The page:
Case study 1 - Programme management & Business Process Reengineering
Client: New Zealand Ministry of Health, Needs Assessment and Service Co-ordination agencies (NASCs)
Deliverables: feasibility study, business case, business process redesign, Procurement management (RFI and RFP), stakeholder consultation, business requirements, establishment of PMO project management, programme management, new data standards, data migration, implementation, vendor management, CRM implementation, order to pay process redesign, national disability information system.
The National Needs Assessment and Service Coordination Information System – ‘Socrates’
From 2006 to 2008, the New Zealand Ministry of Health funded a major programme of work culminating in the development of a web-based National Needs Assessment and Service Coordination (NASC) Information System, named ‘Socrates’. This was the first national database of disability support services in New Zealand, and possibly the first in the world. The programme was in fact a complete redesign of business processes and required significant cultural change in terms of the roles of key players in the sector. It also supported greater recognition that disability services are not entitlements to be doled out but tailored supports for the independence of people with disabilities.
The Needs Assessment and Service Coordination agencies are known as NASCs. NASCs facilitate a process with a disabled person and their family to identify their strengths and disability support needs. They give information, plan supports, and provide access to supports including family and community supports and those funded by the Ministry of Health. Socrates collects information from the 15 Ministry of Health-funded NASCs and stores it securely in a central database. Relevant information is in turn sent to the Ministry of Health’s payment processor, HealthPAC.
Hague Consulting Limited’s role as Programme Manager
Hague Consulting Ltd was contracted by the Ministry of Health to manage the Socrates programme. This included the work to design, develop and implement Socrates and the new data standards and business processes required. Hague set up and managed a Programme Management Office and test lab at Hague's offices in Wellington. We managed all stakeholder management across concurrent projects, major business process change, data cleansing, database consolidation, process standardisation and new data standards. This work involved 19 diverse organisations ranging from Invercargill to Whangarei and including a Ministry, DHBs, Charitable Trusts and private companies. We did all of that over two and a half years for a fixed price and completed it on time and on budget for a solution that had never been implemented before anywhere.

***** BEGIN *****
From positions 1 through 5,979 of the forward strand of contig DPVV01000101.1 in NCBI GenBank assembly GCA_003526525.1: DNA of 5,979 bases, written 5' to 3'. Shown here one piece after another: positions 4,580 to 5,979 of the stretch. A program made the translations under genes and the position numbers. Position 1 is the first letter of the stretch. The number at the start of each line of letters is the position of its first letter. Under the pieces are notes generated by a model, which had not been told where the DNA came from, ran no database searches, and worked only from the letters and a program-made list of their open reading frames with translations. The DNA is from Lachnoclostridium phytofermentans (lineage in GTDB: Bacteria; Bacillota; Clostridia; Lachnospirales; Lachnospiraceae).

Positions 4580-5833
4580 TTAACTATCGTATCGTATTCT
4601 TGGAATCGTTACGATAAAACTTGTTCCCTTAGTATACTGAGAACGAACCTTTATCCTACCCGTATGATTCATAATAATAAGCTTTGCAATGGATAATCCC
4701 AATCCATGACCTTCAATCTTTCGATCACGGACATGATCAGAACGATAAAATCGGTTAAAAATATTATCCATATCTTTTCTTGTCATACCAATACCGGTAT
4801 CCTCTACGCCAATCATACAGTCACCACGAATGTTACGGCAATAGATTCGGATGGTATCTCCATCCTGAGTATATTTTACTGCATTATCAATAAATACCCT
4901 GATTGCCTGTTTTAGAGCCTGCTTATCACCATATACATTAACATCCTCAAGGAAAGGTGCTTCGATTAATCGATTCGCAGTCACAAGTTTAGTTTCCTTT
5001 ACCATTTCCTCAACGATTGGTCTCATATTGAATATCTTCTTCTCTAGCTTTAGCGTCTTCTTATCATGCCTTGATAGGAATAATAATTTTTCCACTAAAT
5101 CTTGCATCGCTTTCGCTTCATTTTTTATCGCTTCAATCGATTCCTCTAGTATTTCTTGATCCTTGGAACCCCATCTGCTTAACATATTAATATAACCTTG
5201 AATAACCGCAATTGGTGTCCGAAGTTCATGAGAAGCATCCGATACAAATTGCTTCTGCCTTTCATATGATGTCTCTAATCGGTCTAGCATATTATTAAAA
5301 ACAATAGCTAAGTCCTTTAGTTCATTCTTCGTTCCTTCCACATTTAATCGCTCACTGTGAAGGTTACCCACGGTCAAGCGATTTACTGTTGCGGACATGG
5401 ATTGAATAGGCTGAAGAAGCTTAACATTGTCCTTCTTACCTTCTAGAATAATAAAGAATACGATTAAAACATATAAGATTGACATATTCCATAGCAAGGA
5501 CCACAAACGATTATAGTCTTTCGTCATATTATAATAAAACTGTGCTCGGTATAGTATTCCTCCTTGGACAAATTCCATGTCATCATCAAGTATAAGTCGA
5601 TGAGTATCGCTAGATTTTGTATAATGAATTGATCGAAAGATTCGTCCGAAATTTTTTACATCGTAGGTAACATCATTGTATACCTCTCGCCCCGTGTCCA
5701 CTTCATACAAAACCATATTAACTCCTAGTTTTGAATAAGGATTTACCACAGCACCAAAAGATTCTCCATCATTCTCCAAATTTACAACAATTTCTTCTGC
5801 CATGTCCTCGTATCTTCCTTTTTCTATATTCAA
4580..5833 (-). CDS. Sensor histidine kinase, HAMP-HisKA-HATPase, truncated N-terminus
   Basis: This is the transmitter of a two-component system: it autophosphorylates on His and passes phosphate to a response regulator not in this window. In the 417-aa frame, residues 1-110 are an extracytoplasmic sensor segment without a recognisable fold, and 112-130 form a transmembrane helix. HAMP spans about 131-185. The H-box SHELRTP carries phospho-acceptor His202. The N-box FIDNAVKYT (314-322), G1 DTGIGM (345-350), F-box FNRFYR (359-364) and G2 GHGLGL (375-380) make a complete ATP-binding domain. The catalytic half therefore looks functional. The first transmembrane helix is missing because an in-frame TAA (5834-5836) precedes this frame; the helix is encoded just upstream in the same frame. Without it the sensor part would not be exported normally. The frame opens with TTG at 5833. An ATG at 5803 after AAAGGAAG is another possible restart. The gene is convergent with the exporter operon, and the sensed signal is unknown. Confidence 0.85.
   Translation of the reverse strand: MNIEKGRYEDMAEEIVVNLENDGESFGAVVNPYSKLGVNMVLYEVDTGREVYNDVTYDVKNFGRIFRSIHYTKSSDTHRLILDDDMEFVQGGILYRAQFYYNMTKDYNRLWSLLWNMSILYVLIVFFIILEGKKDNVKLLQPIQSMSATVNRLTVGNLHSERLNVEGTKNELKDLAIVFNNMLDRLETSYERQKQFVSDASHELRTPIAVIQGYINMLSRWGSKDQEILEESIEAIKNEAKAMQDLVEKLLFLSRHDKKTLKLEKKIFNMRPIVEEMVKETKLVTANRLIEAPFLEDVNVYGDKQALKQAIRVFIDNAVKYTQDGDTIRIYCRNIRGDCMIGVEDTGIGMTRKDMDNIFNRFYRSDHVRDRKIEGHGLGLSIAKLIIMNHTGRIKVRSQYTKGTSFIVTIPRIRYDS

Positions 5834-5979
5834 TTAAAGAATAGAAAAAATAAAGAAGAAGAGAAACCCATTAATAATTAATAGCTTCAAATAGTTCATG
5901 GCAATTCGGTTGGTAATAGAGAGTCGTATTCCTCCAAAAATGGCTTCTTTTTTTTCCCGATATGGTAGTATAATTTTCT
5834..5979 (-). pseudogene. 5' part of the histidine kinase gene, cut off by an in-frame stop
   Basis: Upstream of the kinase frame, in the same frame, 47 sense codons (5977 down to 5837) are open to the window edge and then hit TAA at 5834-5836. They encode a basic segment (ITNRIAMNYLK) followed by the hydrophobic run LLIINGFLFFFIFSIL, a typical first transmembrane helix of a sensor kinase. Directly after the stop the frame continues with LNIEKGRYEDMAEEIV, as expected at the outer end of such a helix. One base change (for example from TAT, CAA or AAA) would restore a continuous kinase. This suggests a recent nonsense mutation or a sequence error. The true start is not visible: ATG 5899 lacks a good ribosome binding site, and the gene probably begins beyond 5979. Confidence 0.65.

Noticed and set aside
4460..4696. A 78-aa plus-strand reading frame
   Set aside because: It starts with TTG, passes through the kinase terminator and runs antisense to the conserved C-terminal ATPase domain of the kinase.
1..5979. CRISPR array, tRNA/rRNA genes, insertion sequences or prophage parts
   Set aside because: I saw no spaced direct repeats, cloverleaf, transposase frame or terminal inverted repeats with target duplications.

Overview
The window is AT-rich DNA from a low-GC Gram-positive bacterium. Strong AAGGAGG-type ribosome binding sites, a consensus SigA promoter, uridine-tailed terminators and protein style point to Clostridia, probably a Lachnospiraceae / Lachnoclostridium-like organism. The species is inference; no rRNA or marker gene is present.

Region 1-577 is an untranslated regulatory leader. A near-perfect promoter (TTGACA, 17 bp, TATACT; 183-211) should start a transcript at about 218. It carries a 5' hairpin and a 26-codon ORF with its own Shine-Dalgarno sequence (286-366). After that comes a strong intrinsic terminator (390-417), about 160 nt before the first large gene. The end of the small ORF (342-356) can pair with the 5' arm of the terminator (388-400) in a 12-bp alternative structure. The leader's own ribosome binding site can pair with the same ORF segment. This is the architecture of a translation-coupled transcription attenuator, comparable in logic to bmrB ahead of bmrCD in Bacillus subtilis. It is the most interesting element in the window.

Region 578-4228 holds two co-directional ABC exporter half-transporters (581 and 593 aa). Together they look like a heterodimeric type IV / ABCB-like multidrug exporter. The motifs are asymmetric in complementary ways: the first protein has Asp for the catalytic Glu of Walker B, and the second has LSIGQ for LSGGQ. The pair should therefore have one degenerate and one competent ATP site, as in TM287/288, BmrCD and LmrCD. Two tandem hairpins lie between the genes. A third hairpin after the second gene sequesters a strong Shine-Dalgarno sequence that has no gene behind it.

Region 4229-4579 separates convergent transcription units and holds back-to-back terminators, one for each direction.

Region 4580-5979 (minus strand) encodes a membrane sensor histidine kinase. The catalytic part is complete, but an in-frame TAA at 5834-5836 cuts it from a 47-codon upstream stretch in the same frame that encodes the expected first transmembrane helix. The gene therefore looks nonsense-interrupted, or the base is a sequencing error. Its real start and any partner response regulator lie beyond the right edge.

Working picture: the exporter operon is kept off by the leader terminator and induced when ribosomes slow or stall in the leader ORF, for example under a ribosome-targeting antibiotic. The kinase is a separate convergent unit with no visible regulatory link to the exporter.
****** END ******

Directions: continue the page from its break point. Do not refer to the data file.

Why was this information system required?
Up until Socrates was developed, the 15 NASC information systems were primarily provided details of services to be funded to the Ministry of Health (HealthPAC) and recorded very basic details about clients. Each NASC operated a separate standalone database. The information collected in the separate NASC databases was not comprehensive or in a standardised forma. It was of limited use to the Ministry in defining the demographics of clients and the services they receive. Recording the information and sending it to HealthPAC was based on a combination of paper based and electronic methods. This process was labour intensive and could result in data errors and data loss which directly impact on provider payments. Hague recognised this problem and designed an improved process and provided requirements for a system to support that process.
What does Socrates do?
Socrates collects and stores accurate information from each NASC and sends relevant parts of this information electronically to the provider, and to the Ministry of Health. This benefits providers, NASCs, and DSD. It also helps reduce the number of provider invoice lines rejected by the Ministry of Health's payment systems due to data errors. In particular Socrates:
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